Gunnar Heinsohn: Diocletian: Ingenious or Insane?

Diocletian: Ingenious or Insane?
The Simultaneity of Principate and “Dominate”


Note: Click on the images to view to at a larger scale.

Diocletian (284-305 AD) is considered a new Augustus, because with the so-called Dominate at the end of the 3rd century AD he recreated – cum grano salis – the power of the Principate erected by Augustus (31 BC – 14 AD) at the end of the 1st century BC:

“The modern term Dominate is derived from the Latin dominus, which translates into English as lord or master.
[…]
However, it was only under Diocletian that the term was adopted as part of the emperor’s official titulature, forming part of Diocletian’s radical reforms that transformed the Principate into the Dominate”
(Dominate 2018).

One could call this statement from the English Wikipedia a straight-out lie.

In Roman history there was no Dominate.

It was therefore not part of Diocletian’s titulature.

But one would be wrong to call the authors “liars”.

They have no intention of lying.

They are only trapped in a deep chronological confusion.

By taking a quick look at the German Wikipedia entry on Dominat they could have corrected their mistake.

But they felt no need for correction:

“Dominate (derived from dominus “master”) is a term – especially used in the earlier period of research on Antiquity – for the Late Antiquity period of Roman history between Diocletian and Justinian (or Heracleios), i.e. approximately the period from the 4th to 6th century A.D. This term was coined by Theodor Mommsen [1817-1903]”

[Dominat {abgeleitet von dominus “Herr”} ist eine besonders in der älteren althistorischen Forschung übliche Bezeichnung für den spätantiken Abschnitt der römischen Geschichte zwischen Diokletian und Justinian (oder Herakleios),
also
in etwa den Zeitraum vom 4. bis 6. Jahrhundert n. Chr. Der Begriff wurde von Theodor Mommsen geprägt]
(Dominat 2018).

Even the scholar, Inge Menne, who is cited by the English authors as their source for Diocletian’s supposed Dominate-titulature (Menne 2011, 21) does not write such nonsense on the cited page.

Thus, they supplement their unintentional lie with an outright falsification based on good faith.

In their defence, it must be said that the German Wikipedia authors work more correctly only on the Dominate terminology.

In questions of chronology, they share the same ideological convictions.

Theodor Mommsen had praised, in 1886, Diocletian as “a first-rate statesmanly genius” (ein staatsmännisches Genie ersten Ranges; Demandt /Demandt 2005, 473).

Yet he could not bring himself to finish his famous history of the Roman emperors because he did not know where to locate the capital of the empire after 284 AD.

Rome, he believed, could not have served as capital.

After all, Diocletian had visited the city only once, together with his co-Augustus Maximinian (286-305).

Constantius Chlorus (293-306) and Galerius (305-311), the two Caesars of the Tetrarchy, did not even visit the city a single time.

After Elagabal (218-222), no emperor had ever resided on the Palatine again.

Moreover, from the 3rd to the 10th century, no apartments, aqueducts, roads or latrines were built in Rome.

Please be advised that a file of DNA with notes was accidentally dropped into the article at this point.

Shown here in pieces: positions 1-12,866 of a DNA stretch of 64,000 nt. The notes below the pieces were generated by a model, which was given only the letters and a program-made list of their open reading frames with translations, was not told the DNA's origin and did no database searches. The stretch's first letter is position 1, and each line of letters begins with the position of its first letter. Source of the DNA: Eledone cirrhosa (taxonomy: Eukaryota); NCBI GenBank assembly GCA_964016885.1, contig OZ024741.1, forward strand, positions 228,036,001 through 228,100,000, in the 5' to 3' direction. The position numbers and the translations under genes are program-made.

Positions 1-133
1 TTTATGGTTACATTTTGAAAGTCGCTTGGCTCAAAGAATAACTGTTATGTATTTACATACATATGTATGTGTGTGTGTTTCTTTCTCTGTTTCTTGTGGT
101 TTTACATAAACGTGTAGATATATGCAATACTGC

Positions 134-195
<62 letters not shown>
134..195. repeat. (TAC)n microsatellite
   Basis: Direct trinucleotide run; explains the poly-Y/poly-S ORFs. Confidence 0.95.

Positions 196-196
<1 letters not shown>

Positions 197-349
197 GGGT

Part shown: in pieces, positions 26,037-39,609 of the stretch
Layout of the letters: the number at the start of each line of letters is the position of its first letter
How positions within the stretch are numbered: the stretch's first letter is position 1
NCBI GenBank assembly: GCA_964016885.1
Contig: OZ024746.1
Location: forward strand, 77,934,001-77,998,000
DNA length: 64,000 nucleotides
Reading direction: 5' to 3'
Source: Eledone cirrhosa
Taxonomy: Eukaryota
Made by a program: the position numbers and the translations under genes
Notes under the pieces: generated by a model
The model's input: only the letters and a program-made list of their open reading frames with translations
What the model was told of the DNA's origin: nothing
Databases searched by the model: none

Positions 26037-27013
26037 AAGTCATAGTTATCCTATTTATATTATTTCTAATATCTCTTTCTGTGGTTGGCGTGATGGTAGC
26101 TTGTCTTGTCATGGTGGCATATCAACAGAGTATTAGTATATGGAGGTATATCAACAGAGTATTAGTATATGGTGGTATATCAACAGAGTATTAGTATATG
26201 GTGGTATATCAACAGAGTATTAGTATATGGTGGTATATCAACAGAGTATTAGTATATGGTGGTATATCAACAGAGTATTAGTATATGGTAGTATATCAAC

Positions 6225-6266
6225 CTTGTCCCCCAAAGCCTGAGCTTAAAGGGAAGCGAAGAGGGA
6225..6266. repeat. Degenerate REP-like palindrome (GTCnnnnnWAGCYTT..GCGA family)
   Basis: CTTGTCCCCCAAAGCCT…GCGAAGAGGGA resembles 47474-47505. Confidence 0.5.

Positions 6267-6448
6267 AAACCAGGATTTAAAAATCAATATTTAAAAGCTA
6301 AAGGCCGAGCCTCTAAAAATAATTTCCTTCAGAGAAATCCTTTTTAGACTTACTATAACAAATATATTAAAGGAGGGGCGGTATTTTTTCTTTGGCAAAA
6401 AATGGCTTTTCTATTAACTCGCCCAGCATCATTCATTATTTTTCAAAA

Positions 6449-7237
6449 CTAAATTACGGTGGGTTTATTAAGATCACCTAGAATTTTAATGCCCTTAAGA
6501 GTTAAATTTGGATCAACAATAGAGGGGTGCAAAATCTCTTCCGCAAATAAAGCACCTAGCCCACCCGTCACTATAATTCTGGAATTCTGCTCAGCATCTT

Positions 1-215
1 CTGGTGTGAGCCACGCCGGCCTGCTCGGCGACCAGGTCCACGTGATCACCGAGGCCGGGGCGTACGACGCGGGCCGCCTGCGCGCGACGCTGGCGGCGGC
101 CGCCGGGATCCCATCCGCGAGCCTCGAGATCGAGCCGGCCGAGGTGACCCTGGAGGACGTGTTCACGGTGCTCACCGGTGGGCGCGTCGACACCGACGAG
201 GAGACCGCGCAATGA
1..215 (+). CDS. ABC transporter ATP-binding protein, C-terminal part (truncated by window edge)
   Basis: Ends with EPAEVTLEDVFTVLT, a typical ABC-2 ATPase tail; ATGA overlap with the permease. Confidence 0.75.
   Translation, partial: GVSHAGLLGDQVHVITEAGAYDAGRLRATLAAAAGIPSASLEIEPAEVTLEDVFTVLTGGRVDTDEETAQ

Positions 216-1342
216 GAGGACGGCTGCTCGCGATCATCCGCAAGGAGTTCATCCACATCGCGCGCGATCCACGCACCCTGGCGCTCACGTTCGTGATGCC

Theodor Mommsen couldn’t have known that yet.

Today’s archaeologists, however, cannot evade that striking lack of evidence.

Therefore, they present a series of speculations for the missing residential quarters.

The EMPERORS, it is believed, did not build in Rome for 300 years after the 3rd century because they felt “it was enough to reflect themselves in the monumental buildings of the developed Principate” (sich an den Großbauten der fortgeschrittenen Prinzipatszeit spiegelten; Behrwald 2009, 281).

The SENATORIAL CLASS did not build in Rome after the 3rd century because there was still so much 1st/2nd century urban substance left that “a return to a generous building policy would not have turned a profit“ (von einer Rückkehr zu einer umfangreichen Baupolitik wäre deshalb […] kein Gewinn zu erwarten gewesen; Behrwald 2009, 281).

The ARISTOCRACY did not build domus (town mansions) in Rome after the 3rd century “because impressive buildings [of Antiquity] were probably still in use (but for how long?) whilst others were given to a modest occupation, and still others simply fell apart” (Imposante Häuser wurden wahrscheinlich weiter genutzt (aber für wie lange?), während andere eine bescheidenere Nutzung erfuhren und wieder andere schlicht zerfielen; Machado 2012, 130 f.)

For the Early Middle Ages, the lack of housing is merely laconically noted, but no longer theorized.

“Nothing is known of the shape of the residential houses. / Of houses and streets only few traces remained” (über den Zustand der Wohnhäuser ist nichts bekannt. /Von Häusern und Strassen sind nur wenige Spuren übriggeblieben; Krautheimer 1987, 126/257).

One could not even say where Diocletian or Maximinian with their large retinues would have lodged in Rome in the 3rd/4th century.

Of course, this also applies to all their successors.

Luxurious domiciles or simple apartments are built in Rome only until the 230s.

Then in the 10th century, after a catastrophic destruction of city and world (Heinsohn 2017), housing construction started again, simply and poorly.

Even in the 16th century of the Renaissance, only a fraction of the surface of Imperias Rome was rebuilt.

All Roman history between about 230 and 930 must therefore be accomodated in the city’s urbanism until the early 3rd century.